Line plots with a color order from one of our color maps are useful, and pretty.
When you plot a two dimensional array, you ordinarily get a bunch of lines, colored like this.
n = 19; plot(magic(n),'linewidth',2) title(sprintf('magic(%d)',n))
The color of these lines is obtained by cycling through the "color order", which, by default, is these seven colors.
rgb = get(gca,'colororder') show_colors(rgb)
rgb = 0 0.4470 0.7410 0.8500 0.3250 0.0980 0.9290 0.6940 0.1250 0.4940 0.1840 0.5560 0.4660 0.6740 0.1880 0.3010 0.7450 0.9330 0.6350 0.0780 0.1840
This default color order is designed to distinguish distinct lines by well separated colors. It does a good job at this.
But I often want to emphasize the interrelations among related lines. So, I set the color order to one obtained from our colormaps. Parula is my first choice.
set(gca,'colororder',parula(7)) rgb = get(gca,'colororder') show_colors(rgb)
rgb = 0.2422 0.1504 0.6603 0.2780 0.3556 0.9777 0.1540 0.5902 0.9218 0.0704 0.7457 0.7258 0.5044 0.7993 0.3480 0.9871 0.7348 0.2438 0.9769 0.9839 0.0805
I am about to use this function.
function cplot(Y,cmap) close [m,n] = size(Y); a = axes('colororder',cmap(m)); line(a,1:n,Y,'linewidth',2) box on end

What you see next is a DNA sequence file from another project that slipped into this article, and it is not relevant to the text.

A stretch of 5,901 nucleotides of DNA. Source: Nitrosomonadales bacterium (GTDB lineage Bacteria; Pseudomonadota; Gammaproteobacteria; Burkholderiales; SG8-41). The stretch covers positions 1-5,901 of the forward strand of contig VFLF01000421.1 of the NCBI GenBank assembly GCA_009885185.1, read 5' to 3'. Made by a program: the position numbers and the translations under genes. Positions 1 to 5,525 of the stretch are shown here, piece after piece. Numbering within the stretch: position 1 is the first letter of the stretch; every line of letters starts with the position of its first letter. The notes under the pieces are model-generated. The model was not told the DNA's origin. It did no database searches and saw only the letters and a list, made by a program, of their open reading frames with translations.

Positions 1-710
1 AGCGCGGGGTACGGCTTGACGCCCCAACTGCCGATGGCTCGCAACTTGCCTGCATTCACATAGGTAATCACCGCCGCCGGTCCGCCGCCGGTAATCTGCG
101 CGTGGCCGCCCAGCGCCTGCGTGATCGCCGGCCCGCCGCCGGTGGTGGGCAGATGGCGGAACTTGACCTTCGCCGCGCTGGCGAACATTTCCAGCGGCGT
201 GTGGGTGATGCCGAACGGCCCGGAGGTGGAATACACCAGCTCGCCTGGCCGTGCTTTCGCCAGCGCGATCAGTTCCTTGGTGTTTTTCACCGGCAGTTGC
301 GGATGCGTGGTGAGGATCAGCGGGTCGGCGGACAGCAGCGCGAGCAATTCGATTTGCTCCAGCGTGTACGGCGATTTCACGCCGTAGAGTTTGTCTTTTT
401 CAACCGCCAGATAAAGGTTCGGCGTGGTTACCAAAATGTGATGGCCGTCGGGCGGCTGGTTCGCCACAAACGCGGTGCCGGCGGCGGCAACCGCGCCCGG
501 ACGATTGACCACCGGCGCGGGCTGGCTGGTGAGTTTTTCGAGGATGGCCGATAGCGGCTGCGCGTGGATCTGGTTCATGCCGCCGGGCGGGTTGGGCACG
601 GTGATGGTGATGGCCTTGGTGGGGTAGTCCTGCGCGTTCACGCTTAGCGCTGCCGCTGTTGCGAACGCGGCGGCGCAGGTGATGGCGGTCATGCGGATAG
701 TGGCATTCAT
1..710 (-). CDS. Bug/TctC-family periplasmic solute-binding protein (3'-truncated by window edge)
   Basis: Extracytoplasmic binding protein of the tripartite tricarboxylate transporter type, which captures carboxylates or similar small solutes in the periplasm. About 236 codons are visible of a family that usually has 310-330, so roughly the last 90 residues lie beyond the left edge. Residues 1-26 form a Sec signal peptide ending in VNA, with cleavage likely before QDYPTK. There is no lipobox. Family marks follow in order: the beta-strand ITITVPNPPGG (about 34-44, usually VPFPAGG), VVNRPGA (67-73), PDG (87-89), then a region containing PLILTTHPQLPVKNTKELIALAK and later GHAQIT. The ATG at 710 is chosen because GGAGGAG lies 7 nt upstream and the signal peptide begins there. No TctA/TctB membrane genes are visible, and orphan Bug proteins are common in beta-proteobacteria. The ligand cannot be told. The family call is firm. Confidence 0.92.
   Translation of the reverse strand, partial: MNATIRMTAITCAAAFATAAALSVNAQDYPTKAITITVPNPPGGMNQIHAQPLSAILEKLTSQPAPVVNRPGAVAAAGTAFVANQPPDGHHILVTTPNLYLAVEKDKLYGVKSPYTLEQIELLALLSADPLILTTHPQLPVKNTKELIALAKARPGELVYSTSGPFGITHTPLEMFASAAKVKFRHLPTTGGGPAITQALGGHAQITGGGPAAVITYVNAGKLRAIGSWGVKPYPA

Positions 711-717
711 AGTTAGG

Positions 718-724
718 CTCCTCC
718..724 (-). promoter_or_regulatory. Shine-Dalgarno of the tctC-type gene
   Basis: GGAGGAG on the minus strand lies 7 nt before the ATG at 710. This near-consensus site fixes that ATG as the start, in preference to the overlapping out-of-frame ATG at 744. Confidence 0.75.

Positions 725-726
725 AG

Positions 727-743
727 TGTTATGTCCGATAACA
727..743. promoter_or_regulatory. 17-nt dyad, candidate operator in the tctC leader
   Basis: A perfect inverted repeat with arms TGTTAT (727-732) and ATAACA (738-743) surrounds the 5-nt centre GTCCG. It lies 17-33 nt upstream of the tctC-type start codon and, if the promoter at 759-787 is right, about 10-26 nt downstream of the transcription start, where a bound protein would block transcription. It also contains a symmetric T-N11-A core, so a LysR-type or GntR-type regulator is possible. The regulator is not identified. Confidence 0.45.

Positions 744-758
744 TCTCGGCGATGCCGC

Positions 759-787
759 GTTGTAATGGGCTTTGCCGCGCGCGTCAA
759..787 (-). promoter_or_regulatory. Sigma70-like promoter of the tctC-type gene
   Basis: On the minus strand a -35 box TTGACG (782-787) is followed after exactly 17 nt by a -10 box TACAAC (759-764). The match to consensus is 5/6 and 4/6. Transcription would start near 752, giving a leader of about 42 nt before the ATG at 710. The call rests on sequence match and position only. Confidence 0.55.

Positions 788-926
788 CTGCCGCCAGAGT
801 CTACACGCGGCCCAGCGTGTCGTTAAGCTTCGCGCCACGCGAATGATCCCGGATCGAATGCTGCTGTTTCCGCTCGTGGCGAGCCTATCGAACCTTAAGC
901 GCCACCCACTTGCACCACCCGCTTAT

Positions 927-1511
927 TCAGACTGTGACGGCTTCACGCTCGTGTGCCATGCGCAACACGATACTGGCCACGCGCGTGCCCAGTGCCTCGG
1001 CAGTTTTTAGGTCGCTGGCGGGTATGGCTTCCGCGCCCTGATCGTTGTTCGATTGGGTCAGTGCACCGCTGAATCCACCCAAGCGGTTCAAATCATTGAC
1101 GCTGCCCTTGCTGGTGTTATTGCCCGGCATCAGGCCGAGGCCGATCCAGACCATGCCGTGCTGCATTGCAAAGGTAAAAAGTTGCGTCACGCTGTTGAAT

Here is my first example.
n = 19; cplot(magic(n),@parula) title(sprintf('magic(%d)',n))
By the way, you are seeing three kinds of magic squares -- when the order n is odd, when n is divisible by four, and when n is even but not divisable by four.
Let's not forget our former best friend, jet.
n = 20; cplot(magic(n),@jet) title(sprintf('magic(%d)',n))
I am especially fond of the copper colormap in these situations.
Singly even magic squares are the most complicated.
n = 18; cplot(magic(n),@copper) title(sprintf('magic(%d)',n))
We ordinarily use our peaks function to demo surf or contour plots, but it is also useful to view peaks as a series of lines.
n = 40; cplot(peaks(n)',@parula) title(sprintf('peaks(%d)',n))
I am using colored line plots in my blog posts about Kuramoto oscillators.
load history H kuramoto_plots(H)
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